Budget 2016: A good start for SMEs, still more to do in tech
This week we caught up with our CEO, Adam Hale, to find out what he thinks of George Osborne’s latest Budget announcements, and how these will impact the technology industry, and the UK’s economic growth.
First off, we asked Adam what he’d been hoping to see from this year’s Budget…
In the run-up to it, I’d actually spent a few days mulling this over. One thing I had really hoped to see was more money being allocated to University Technical Colleges (UTCs), to expand specific technology in secondary education.
With regards to investment in tech education, I was hoping to see greater spend allocation on attracting women into technical careers. Of the five thousand people who did A level computer science last year, less than 500 were girls, and I’m emphatic that this statistic needs to be 10-20 times greater. I’m constantly disappointed and amazed by the lack of progress in correcting the gender imbalance in technology, as per my recent blog ‘Why we need more women in tech’).
I also wanted Budget 2016 to address the real costs of pensions. Rather than removing tax relief from money purchase schemes, I really believe there needs to be a reduction in the £1.5 trillion of public sector final salary pensions liability.
So in your opinion, what were the highlights and lowlights of Budget 2016?
Well, the Budget for tax stated that the personal tax allowance is set to go up to £11,500 from April next year, with the higher rate threshold to rise to £45,000 at the same time. In addition to personal tax changes, £9 billion will be raised in tax reform applied to larger firms – a sum that will be used to help support the growth of SMEs and which, in my view, is a very positive step for UK entrepreneurship and innovation. As a major scale-up in the fastest growing tech region, I’m sure I’m in good company supporting this move.
A number of the other announcements made by Mr Osborne on Wednesday will also be welcomed by smaller companies, too. The revelation that 600,000 small businesses will be taken out of business rates was one such example, as was the cutting of corporation tax to 17% – both of these spell good news for UK businesses. I welcome and applaud it.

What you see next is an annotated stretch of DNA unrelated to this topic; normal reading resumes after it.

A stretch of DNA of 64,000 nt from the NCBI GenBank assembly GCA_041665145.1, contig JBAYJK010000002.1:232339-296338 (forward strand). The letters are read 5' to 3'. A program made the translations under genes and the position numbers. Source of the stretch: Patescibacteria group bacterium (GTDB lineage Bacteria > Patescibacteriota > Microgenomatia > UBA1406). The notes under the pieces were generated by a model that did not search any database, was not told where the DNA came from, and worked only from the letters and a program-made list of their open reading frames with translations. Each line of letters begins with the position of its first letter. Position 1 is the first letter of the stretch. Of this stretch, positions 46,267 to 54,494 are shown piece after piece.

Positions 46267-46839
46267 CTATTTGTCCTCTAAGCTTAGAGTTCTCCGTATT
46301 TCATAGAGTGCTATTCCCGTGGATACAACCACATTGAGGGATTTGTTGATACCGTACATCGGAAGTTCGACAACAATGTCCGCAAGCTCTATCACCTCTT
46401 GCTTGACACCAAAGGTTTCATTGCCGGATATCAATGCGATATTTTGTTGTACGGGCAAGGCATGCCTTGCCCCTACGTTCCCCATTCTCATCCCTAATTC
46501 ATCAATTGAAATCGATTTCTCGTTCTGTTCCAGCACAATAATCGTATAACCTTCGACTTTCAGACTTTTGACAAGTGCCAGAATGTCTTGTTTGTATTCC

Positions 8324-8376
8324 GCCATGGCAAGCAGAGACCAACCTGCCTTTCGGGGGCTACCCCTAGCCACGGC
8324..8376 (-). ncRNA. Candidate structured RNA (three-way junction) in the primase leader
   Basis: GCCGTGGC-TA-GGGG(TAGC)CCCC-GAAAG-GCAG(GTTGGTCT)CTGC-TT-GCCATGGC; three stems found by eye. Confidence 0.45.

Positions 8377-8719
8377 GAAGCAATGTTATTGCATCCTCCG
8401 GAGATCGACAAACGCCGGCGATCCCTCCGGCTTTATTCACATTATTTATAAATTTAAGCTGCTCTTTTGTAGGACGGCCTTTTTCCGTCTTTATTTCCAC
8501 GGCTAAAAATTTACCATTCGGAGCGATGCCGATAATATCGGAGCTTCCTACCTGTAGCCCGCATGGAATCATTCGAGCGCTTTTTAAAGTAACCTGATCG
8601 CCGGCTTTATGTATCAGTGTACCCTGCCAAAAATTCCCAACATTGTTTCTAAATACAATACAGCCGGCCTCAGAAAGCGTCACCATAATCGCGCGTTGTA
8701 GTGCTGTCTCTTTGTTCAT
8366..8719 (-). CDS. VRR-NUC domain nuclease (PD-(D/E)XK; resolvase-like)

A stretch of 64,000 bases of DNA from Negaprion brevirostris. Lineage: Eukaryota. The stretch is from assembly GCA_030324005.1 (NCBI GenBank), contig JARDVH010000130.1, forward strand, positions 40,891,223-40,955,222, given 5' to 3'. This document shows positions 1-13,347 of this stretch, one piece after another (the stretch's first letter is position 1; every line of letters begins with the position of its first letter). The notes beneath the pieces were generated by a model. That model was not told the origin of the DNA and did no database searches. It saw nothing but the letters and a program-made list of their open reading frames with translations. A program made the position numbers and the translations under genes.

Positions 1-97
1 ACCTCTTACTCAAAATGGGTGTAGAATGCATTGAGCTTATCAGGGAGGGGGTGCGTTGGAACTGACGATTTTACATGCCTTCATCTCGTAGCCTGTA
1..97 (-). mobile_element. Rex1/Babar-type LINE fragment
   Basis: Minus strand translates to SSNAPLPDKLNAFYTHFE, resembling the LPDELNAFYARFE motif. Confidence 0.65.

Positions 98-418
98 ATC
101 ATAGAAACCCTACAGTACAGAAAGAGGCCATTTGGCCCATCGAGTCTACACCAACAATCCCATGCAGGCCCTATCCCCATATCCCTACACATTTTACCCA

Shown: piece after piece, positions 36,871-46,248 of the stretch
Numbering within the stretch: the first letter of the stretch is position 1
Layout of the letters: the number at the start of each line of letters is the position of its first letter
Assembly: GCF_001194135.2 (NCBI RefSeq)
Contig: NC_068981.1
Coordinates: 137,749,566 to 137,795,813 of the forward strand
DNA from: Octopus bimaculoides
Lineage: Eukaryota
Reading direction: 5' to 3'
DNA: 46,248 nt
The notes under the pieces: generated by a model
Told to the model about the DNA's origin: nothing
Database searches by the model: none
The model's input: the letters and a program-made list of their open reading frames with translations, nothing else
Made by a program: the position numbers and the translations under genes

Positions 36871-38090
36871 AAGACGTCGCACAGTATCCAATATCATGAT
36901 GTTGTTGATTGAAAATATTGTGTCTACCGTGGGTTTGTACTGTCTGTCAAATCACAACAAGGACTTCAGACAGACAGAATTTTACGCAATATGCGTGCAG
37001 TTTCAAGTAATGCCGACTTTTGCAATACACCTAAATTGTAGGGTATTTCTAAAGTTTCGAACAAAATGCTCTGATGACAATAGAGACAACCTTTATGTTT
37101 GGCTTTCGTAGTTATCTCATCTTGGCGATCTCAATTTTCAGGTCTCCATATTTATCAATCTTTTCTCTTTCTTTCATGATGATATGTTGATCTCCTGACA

Add to this the fact that interest deductibility will now be capped at 30%, and the headline rate of capital gains tax has been cut from 28% to 20%, and it would seem the Government is showing real investment in supporting home grown businesses.
So, good news for UK business?
So overall, yes, I welcome George Osborne’s Budget this year. As CEO of a global cloud HR software company, I’m delighted to see employment at its highest levels ever. This is good news for the industry we work in, and supports our customers’ journey to expanding and maintaining their workforce.
As a business leader of a rapidly growing SME, I’m delighted with a number of yesterday’s Budget announcements – most notably the reduction in capital gains, which will raise more money for the Government and give people the incentive to succeed. (SMEs aside, I believe there is still too much tinkering and not enough decisive action that addresses the UK’s major cost areas though.)
Still on my wish list? Greater investment in Science, Technology, Engineering and Mathematics (STEM). We have to remain a nation of great British innovation and innovators – on that note, well done to Blue Prism for its IPO today, fabulous to see confidence and investment in British pioneers. I look forward to seeing more of the same from our friends in the wider scale-up network.